The Grownup by Gillian Flynn (2015)
A New York Times best seller and Edgar Award winner, this novella by the author of Gone Girl (famous for its twisty plot) was first featured in a short story collection as “What Do You Do?” It features a young woman working as a fake psychic who's hired by a wealthy woman to inspect her home because it may be haunted. The con artist soon begins to think that the apparitions she's seeing just might be real — especially when the woman's teenage son's behavior turns rather weird. Conrad says, “Flynn also does an expert job of making the reader wonder whether anything supernatural is happening at all or if it's all in the protagonist's head.”
The Only Good Indians by Stephen Graham Jones (2020)
Years after they massacre a herd of elk on land they're not supposed to be hunting on, four friends find that they have become the hunted when the spirit of one of the elk comes back for them. Robinson's bookstore colleague Katherine Nazzara calls it “both a thrilling tale that will have you jumping at the slightest sound (I speak from experience), and a poignant look at cultural identity and what it's like to live in a world that's trying to kill you.” She adds, “I finished this book and immediately ordered two other novels by Stephen Graham Jones, because he is truly a master.”
More frighteningly good reads:
The Terror by Dan Simmons (2007)
In 1845, a group of explorers searching for the Northwest Passage, guided by a mysterious Inuit woman, find themselves stranded in the Arctic Circle while being stalked by an unnamed horror on the ice. It's a fictionalized version of a real-life expedition and winner of the International Horror Guild Award for best novel.
House of Leaves by Mark Z. Danielewski (2000)
An unconventional best-selling debut novel about a young family moving into a house that is anything but a home. Soon they discover that not only is their domicile bigger on the inside than the outside, but there is a savage, growling presence that's coming closer and closer.
Rosemary's Baby by Ira Levin (1967)
A classic! A young woman suspects the baby she's carrying just might be the spawn of Satan, courtesy of her nosy, very creepy neighbors and her ambitious actor husband. And it was made into a fabulous cult film.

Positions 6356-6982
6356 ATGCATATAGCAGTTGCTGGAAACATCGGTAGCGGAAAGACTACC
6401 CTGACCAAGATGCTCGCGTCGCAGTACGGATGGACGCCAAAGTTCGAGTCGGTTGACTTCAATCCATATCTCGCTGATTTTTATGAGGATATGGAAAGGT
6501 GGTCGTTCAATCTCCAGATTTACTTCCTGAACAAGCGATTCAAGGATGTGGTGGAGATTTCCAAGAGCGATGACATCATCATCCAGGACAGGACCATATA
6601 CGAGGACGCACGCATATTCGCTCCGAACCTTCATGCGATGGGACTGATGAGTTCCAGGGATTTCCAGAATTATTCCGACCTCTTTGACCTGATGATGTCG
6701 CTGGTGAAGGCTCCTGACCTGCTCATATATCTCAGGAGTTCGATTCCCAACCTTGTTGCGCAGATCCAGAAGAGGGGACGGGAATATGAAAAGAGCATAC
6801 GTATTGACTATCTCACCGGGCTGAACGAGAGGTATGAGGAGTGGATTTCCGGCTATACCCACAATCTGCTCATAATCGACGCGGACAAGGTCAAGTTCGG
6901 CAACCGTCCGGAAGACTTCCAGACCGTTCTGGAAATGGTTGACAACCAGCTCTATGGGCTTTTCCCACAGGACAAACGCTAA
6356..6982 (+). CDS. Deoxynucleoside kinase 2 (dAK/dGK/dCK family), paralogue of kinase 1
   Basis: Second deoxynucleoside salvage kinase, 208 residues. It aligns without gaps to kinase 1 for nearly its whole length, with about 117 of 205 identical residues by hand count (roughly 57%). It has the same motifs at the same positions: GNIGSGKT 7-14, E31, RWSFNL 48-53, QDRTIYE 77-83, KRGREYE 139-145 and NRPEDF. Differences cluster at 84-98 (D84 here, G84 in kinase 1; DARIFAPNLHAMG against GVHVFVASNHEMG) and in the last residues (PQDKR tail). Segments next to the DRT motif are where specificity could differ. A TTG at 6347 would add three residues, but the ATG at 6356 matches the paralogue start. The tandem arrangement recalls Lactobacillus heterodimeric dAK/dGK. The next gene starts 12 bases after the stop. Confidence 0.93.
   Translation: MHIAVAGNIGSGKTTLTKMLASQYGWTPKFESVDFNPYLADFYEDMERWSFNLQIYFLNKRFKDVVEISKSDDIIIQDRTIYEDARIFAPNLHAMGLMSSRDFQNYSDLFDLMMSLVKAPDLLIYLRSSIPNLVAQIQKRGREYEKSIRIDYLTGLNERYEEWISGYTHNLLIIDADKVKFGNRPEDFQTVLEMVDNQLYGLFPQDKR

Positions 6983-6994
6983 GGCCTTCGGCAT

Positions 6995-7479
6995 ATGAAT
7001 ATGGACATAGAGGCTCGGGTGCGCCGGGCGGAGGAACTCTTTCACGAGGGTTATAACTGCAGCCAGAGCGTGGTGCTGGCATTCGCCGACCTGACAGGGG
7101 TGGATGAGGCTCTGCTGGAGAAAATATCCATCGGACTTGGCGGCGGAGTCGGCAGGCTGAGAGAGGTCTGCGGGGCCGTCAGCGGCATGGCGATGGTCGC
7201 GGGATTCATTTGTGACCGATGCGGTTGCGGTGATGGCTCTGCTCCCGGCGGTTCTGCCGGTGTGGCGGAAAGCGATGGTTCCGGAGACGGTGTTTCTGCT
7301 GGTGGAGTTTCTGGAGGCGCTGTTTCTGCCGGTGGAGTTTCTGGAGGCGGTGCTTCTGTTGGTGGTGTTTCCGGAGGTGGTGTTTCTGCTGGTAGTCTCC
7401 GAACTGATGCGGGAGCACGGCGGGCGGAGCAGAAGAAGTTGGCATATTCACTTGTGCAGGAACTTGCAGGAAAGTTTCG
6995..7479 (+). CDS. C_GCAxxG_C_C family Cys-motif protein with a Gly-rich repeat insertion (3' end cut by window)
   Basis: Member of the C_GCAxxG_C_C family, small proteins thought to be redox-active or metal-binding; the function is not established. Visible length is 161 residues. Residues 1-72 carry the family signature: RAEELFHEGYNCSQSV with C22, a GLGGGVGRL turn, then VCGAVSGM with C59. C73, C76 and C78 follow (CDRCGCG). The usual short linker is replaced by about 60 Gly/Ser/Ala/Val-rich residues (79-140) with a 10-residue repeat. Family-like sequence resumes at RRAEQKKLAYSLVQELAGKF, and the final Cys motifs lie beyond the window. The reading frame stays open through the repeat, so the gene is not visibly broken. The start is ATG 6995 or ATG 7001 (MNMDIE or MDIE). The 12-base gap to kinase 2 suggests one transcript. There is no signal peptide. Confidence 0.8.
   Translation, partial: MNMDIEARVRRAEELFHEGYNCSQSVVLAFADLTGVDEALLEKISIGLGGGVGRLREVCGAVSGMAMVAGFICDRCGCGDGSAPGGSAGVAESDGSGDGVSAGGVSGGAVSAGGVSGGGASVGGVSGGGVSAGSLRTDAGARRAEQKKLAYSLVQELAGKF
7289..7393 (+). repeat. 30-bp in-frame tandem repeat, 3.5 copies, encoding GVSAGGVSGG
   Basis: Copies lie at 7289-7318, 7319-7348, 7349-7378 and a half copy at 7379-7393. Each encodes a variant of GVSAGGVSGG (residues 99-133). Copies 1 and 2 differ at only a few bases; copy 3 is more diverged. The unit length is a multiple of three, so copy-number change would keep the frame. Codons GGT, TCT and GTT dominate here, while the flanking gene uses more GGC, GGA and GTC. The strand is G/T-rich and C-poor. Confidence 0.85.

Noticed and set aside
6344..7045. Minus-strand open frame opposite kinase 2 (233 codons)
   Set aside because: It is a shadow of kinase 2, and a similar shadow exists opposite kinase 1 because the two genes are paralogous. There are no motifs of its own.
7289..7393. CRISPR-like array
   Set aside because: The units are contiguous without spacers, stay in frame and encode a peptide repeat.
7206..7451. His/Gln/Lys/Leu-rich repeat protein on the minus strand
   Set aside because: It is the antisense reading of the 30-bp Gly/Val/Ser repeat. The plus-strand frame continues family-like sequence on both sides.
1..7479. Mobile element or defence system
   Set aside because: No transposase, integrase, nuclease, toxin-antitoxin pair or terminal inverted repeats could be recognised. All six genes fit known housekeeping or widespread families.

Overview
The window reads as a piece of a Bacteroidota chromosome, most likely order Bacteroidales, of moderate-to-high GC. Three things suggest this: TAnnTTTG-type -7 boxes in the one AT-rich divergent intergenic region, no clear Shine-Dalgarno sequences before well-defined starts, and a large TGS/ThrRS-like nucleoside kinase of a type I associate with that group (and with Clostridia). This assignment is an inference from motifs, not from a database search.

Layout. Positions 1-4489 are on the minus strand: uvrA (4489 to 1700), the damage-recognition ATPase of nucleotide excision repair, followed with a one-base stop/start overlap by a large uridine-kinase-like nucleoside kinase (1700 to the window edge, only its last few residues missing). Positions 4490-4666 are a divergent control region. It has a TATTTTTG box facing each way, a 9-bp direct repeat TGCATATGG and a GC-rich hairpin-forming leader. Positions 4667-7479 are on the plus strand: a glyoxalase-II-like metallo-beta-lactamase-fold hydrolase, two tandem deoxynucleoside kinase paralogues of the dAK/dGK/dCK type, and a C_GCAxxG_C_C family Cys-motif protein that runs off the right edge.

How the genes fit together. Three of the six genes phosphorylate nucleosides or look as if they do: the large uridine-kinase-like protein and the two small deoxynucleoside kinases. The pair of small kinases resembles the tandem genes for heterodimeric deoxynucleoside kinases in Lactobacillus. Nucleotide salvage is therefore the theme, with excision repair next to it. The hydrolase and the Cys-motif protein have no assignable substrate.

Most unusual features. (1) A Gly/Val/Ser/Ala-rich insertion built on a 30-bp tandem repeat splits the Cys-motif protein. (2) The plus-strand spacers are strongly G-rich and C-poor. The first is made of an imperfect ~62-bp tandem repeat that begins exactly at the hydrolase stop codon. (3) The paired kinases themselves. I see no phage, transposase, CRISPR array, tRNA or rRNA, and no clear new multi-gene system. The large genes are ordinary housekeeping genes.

Ring by Koji Suzuki (1991)
This Japanese nail-biter was the inspiration for all those terrifying movies (including The Ring and The Ring Two). Beware a mysterious videotape, because when you watch it, you die seven days later.
Something Wicked This Way Comes by Ray Bradbury (1962)
Highly recommended by Lisa Gozashti at Brookline Booksmith in Massachusetts, this is the story of the Pandemonium Shadow Show, a traveling carnival led by a malevolent force, that comes to a small town to wreak havoc.
The Exorcist by William Peter Blatty (1971)
Read the book that spawned a famous film, along with an untold number of nightmares. When a healthy young girl seems possessed by a demon, her mother calls upon a priest, who attempts a dramatic exorcism.
The Ruins by Scott Smith (2006)
A sun-soaked holiday in Mexico turns to horror when the vacationers enter the jungle and wander into some ancient ruins. It was made into an only slightly less terrifying film.
The Hunger by Alma Katsu (2018)
Katsu retells the haunting story of the Donner Party — shining a light on the darkest parts of human nature while incorporating a chilling supernatural element.
The Winter People by Jennifer McMahon (2014)
There's a missing mother, a secret diary and a warning that “bad things happen in the woods” in this story set in an old farmhouse in small-town Vermont. Klinger-Horne says, “This is one book that will never allow you to leave a closet door cracked open again."
Harvest Home by Thomas Tryon (1973)
This scary best seller is about a small family making the dreadful mistake of moving from New York to a nightmarish New England town (what is it about New England and horror?), only to find themselves part of a Harvest Ritual. It became a miniseries in 1978 to continue terrifying us in another medium.
Coraline by Neil Gaiman (2002)
A modern classic about a girl, Coraline, who finds a portal to another world with a home and parents just like hers, but better — or so she thinks, until she begins to realize something is terrifyingly wrong. This Hugo Award-winner for best novella was adapted into an Academy Award-nominated film.